Uncanny is a 2015 American science fiction film directed by Matthew Leutwyler and based on a screenplay by Shahin Chandrasoma.

It is about the world’s first “perfect” artificial intelligence (David Clayton Rogers) that begins to exhibit startling and unnerving emergent behaviour when a reporter (Lucy Griffiths) begins a relationship with the scientist (Mark Webber) who created it.

Ain’t It Cool News called it “a rare breed of thoughtful, independent science fiction.” Sight & Sound Magazine wrote, “Confident, meticulously crafted…. written with sharp brilliance and performed with perfect nuance.” Justin Lowe of The Hollywood Reporter wrote that the script “remains too simplistic to become fully involving”.

The film won the Best Film Award at the Boston Sci-Fi Festival. – wikipedia

The plot of this movie is that For ten years, inventor David Kressen has lived in seclusion with his inventions, including Adam, a robot with incredible lifelike human qualities. When reporter Joy Andrews is given access to their unconventional facility, she is alternately repelled and attracted to the scientist and his creation. But as Adam exhibits emergent behavior of anger and jealousy towards her, she finds herself increasingly entangled in a web of deception where no one’s motives are easily decipherable.

Probably this is the breakthrough the director was looking for. A limited cast low budget science fiction drama. All the faces were fresh, I liked them, but should have been a little better. I won’t deny that I enjoyed watching it, but I can’t say it is a very clever screenplay. Because it was slightly comparable to ‘Ex Machina’, though the story derives when we had a conception like ‘what if’. Just like ‘Big Stan’ and ‘Get Hard’, though this film was planned before ‘Ex Machina’ and sadly released after it.

The story of a journalist who interviews a scientist who developed an advanced AI. A week long interaction and when the final day arrives something terrible happens, that’s going to flip the story you had seen so far. The whole film was shot inside a large house, there is no outside world, except in one scene which takes us to the terrace. I did not figure it out the secret, but I kind thought of it, so when it happened at the end I was not surprised.

“For a B movie, it is a great quality. If you want to check it out a second string films, this is not a bad one to consider. There is no major, any impactable graphics to the narration, but in most of the crucial section was managed well. So the production quality is much better than I expected and so the overall film. Nowadays it is a very common for filmmakers to choose the robot theme in drama, but how good their film would be is our question and this one passed the test.”
Reno Rangan


“The film has a lot of fun with its Biblical references, some more subtle than others, and in having a male AI has a different angle to Ex Machina in terms of gender. Here, the creator doesn’t build robots with a view to sexual attraction, but the robot itself becomes sexually attracted to Joy. The resulting behaviour initially feels like that of an infatuated and confused teenager, but gets more disturbing as the film progresses. It’s not a film that feels like it’s trying for any sort of message about gender politics, unlike Ex Machina. Despite this, although Uncanny features a laughably gratuitous cleavage shot, it generally manages to portray exploitation in a less exploitative way than Ex Machina does, while still being harrowing.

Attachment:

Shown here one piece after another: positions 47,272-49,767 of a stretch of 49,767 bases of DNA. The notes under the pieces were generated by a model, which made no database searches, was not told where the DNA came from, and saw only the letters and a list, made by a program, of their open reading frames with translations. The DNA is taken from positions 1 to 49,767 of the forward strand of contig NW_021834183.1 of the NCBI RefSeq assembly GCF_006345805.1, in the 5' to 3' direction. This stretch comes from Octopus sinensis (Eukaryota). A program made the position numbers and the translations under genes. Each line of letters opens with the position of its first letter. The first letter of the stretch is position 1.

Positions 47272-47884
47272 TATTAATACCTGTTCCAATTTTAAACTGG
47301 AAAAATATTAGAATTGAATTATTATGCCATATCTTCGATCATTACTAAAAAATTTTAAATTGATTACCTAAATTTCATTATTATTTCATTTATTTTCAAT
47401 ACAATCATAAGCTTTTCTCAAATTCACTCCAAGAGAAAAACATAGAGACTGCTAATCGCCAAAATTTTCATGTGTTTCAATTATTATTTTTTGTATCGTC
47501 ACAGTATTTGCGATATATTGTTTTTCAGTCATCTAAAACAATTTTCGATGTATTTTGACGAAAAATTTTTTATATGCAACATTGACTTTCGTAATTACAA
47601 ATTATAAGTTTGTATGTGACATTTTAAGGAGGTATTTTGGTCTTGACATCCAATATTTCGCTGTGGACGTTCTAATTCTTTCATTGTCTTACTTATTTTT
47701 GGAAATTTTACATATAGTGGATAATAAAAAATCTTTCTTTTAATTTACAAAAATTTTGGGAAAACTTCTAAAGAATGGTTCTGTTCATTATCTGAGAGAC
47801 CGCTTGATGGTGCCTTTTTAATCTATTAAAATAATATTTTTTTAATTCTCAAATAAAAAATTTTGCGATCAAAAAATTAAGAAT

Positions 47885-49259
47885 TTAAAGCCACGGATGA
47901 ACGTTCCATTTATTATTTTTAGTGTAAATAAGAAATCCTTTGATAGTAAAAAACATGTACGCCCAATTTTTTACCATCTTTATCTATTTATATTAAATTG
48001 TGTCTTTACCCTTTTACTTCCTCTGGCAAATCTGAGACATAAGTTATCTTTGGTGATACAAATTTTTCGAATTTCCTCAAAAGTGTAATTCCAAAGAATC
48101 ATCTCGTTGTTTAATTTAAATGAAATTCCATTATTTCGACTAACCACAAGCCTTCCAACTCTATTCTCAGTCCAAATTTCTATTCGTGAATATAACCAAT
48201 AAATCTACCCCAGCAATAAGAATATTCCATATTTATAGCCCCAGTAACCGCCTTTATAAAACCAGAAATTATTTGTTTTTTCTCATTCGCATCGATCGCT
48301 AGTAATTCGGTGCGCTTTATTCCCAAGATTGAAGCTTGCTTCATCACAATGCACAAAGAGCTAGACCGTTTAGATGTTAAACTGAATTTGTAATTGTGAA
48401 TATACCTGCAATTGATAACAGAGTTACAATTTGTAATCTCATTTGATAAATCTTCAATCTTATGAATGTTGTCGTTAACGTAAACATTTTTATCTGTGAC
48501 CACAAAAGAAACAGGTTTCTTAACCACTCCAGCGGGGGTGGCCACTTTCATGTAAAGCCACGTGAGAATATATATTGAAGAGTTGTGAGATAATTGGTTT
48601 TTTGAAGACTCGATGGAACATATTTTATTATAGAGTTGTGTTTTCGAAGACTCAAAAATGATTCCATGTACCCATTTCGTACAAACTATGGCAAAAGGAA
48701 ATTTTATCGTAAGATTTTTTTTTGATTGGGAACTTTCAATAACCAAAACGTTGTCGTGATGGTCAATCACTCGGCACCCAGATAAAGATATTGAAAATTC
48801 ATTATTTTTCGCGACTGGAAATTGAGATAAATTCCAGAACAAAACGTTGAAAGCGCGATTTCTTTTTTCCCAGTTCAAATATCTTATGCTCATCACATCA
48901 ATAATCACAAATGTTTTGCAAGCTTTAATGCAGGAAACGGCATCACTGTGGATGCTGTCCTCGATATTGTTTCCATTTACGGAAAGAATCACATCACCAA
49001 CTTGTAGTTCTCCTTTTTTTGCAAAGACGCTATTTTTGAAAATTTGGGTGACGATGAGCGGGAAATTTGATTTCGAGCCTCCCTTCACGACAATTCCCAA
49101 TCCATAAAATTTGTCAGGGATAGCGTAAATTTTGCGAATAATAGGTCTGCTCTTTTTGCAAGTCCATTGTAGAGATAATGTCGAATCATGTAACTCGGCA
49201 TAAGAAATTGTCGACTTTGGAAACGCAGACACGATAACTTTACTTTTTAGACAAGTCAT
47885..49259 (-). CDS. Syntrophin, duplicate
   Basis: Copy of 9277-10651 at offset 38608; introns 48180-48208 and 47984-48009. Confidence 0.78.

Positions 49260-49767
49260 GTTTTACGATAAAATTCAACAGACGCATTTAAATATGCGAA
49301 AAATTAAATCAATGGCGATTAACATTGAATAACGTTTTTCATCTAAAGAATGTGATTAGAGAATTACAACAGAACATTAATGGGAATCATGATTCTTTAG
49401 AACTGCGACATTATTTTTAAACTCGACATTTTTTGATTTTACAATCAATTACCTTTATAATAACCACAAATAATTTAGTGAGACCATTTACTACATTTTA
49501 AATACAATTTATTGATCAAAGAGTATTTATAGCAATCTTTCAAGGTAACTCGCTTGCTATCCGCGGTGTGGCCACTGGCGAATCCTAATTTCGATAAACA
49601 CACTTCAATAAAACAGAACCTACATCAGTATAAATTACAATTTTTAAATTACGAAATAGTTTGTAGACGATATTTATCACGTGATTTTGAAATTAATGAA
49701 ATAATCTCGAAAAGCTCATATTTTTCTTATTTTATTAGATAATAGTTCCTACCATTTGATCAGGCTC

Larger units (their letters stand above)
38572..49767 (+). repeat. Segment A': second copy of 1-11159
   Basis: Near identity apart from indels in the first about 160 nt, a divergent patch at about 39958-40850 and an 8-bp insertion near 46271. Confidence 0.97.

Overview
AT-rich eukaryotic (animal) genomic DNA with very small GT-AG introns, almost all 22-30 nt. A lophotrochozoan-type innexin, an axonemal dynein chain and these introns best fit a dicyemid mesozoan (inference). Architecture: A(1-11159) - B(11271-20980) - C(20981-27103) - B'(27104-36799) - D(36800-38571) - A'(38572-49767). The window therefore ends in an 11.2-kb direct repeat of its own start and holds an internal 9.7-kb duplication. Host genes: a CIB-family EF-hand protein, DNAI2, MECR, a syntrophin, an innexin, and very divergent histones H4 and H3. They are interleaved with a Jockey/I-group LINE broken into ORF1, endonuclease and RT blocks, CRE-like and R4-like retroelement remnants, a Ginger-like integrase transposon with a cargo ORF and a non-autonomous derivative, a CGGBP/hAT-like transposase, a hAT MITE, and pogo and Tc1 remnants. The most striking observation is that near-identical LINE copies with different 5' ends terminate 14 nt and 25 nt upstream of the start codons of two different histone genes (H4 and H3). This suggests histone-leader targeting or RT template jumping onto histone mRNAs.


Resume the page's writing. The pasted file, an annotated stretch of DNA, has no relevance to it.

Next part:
“Uncanny is satisfying, first and foremost, as an immediately enjoyable thriller. Its sly sense of humour and well constructed story hold the attention, but it also manages to use imagery and subtext consistently well. The script, by Shahin Chandrasoma, is clever in an unshowy way, and similarly Matthew Leutwyler’s direction doesn’t scream ‘Look at me’, but tells the story with quietly efficiency. Considering the number of little techy doodads (sorry if I’m blinding you all with science here) on screen, the art department deserve props too (pun intended, not sorry).

Certainly with a film like Uncanny, you’d be forgiven for leaving the cinema not focussing on how solid a production it is for presumably quite a low budget. It’s got a gripping story deftly told. It’s been put together with a lot of attention to detail, enough to reward multiple viewings. You could debate the ramifications of its conclusion on a metaphorical level, or simply admire the way it subverts expectations. Or you could have an argument about whether it’s better than Ex Machina, though this would be unfair.”

“Uncanny does a great deal on an extremely low budget, and I daresay I found it to be more entertaining than Ex Machina. The special effects aren’t too flashy, but they’re believable, and that’s what’s important in movies like this one that lean on technology. It didn’t bore me in the least, which surprised the hell out of me, but I did have two big problems with it. The script ends with a double whammy, one being the big twist right at the end, which I saw coming a mile away. The other is a quick coda that appears a few seconds into the end credits that feels really cheap, and quite frankly unbelievably silly and stupid. Sadly, Both of them take away from what was a pretty good film up to that point.”

“UNCANNY provides for an enjoyable evening, with solid acting, good visuals, and an interesting premise. It’s not as clever as it thinks, but it raises enough questions to be of interest and is not without intelligence. If the film were more honest with itself and the audience (and treated its characters more fairly), UNCANNY would have been rather impressive. Ultimately, one can’t help but feel that it would have made an excellent short. As a feature, it has value but does not merit more than one viewing.”


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